Quick and soothing, our healthy zuppa Toscana (Italian for Tuscan soup) is a light and refreshingly simple blend of creamy white beans, classic herbs and savory sausage. Serve with whole-grain bread on the side.
1 15-oz BPA-free can white kidney (aka cannellini) beans, drained and rinsed
Olive oil cooking spray
1 1/2 all-natural Italian turkey sausages, casings removed
1 1/2 cups packed baby spinach
In a medium saucepan or Dutch oven, heat oil on medium. Add carrot, celery and onion and sauté, stirring frequently, until lightly browned, about 6 minutes. Add garlic, rosemary, fennel and pepper flakes and sauté for 1 to 2 more minutes. Add broth and 1 cup water. Cover, increase heat to high and bring to a boil. Stir in beans, cover and reduce heat to medium-low. Simmer until vegetables are very tender, about 10 minutes.
Meanwhile, mist a medium skillet with cooking spray and heat on medium-high. Add sausages and cook, crumbling with a wooden spoon, until cooked through and lightly browned, 4 to 5 minutes. Remove from heat and set aside.
Remove soup from heat and carefully transfer 1 cup soup to a blender. Remove plastic stopper from blender lid and hold a kitchen towel over lid to allow steam to escape. Blend until smooth, then return to saucepan. Heat saucepan on medium and bring to a simmer.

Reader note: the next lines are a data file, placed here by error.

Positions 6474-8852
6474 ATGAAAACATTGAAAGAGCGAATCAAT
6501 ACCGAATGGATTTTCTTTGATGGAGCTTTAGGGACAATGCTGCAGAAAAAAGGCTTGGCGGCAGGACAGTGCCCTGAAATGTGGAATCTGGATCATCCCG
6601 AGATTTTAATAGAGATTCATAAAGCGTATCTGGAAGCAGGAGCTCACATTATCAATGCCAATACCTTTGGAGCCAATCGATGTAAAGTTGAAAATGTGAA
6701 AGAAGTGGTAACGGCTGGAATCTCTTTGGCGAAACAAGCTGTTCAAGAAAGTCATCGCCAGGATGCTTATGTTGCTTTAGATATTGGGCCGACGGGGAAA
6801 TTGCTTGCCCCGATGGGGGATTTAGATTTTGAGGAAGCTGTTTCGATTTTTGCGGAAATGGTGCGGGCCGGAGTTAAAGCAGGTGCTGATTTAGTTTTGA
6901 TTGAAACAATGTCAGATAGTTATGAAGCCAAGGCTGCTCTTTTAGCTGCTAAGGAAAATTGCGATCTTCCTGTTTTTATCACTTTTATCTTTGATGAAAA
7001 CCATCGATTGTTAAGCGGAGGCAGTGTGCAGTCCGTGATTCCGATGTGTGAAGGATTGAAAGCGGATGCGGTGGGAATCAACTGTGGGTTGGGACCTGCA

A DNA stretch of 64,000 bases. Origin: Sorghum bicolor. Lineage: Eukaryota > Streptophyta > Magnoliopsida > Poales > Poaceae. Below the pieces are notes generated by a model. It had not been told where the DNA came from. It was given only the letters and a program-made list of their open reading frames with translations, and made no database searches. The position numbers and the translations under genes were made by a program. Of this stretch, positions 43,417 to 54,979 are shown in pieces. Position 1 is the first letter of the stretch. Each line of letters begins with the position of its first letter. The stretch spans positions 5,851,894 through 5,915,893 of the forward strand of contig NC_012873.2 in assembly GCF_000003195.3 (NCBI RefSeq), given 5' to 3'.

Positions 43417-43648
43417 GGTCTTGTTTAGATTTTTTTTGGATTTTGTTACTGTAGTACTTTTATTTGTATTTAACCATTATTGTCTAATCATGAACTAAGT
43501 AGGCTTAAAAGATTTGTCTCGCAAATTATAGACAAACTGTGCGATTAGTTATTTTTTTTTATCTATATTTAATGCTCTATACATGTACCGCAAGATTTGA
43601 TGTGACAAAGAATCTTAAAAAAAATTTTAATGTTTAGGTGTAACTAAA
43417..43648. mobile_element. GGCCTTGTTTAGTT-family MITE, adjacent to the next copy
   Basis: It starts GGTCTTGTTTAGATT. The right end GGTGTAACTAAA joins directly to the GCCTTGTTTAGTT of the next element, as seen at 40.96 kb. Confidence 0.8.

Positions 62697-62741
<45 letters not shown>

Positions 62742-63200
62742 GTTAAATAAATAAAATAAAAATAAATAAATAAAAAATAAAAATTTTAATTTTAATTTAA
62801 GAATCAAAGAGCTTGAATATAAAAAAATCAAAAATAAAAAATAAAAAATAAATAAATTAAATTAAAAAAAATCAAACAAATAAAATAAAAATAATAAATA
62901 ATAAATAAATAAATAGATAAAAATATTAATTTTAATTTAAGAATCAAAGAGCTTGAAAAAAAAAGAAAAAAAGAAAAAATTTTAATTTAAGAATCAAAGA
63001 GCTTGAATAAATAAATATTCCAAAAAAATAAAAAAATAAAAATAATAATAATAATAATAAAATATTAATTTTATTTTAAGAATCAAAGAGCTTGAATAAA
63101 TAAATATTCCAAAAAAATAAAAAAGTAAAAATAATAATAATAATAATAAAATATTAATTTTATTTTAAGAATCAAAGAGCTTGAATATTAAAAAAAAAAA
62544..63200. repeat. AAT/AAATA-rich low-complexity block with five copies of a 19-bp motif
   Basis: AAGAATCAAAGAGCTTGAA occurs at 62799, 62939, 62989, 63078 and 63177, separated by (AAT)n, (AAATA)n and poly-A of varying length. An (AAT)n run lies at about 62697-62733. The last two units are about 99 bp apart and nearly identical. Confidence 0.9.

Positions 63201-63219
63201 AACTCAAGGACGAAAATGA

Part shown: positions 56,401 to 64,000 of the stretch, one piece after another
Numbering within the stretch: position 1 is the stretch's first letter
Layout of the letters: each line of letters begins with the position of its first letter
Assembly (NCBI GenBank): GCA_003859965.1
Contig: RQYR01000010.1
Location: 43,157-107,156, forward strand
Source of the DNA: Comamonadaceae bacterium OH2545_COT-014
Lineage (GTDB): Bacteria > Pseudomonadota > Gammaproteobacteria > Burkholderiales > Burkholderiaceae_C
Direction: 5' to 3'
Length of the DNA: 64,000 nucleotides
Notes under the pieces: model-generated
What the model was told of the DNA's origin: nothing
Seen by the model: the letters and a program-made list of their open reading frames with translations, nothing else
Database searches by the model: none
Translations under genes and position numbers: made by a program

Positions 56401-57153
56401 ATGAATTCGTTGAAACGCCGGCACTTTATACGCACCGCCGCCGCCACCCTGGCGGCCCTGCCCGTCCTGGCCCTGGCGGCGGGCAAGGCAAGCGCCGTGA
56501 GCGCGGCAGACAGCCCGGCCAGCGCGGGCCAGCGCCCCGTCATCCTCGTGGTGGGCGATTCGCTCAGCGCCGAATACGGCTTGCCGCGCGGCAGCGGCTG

To saucepan, add spinach and reduce heat to low. Simmer until leaves are wilted, about 2 minutes. Stir in sausage and remove from heat.
Fresh lemon zest shines in this classic pasta dish with meaty turkey sausage and just a kick of heat. For less than $2 a plate, this is a quick and easy supper that we’re sure will make it into regular rotation in your household.
We've taken your favorite classic carbonara and reinvented it with the same velvety texture that you're used to - but without the cream. Fresh asparagus adds a touch of color and texture, while chicken sausage stands in for bacon to provide meaty flavor.
A hot bowl of stracciatella is the perfect antidote to a chill in the bones. Stracciatella means “little rags” in Italian and pertains to the straggly ribbons formed when eggs are drizzled in and cooked. Often, pastina is used in this soup, but beans are a heartier and less processed substitute. Parmesan rind adds an amazing savory quality, but freshly grated cheese will also do the trick.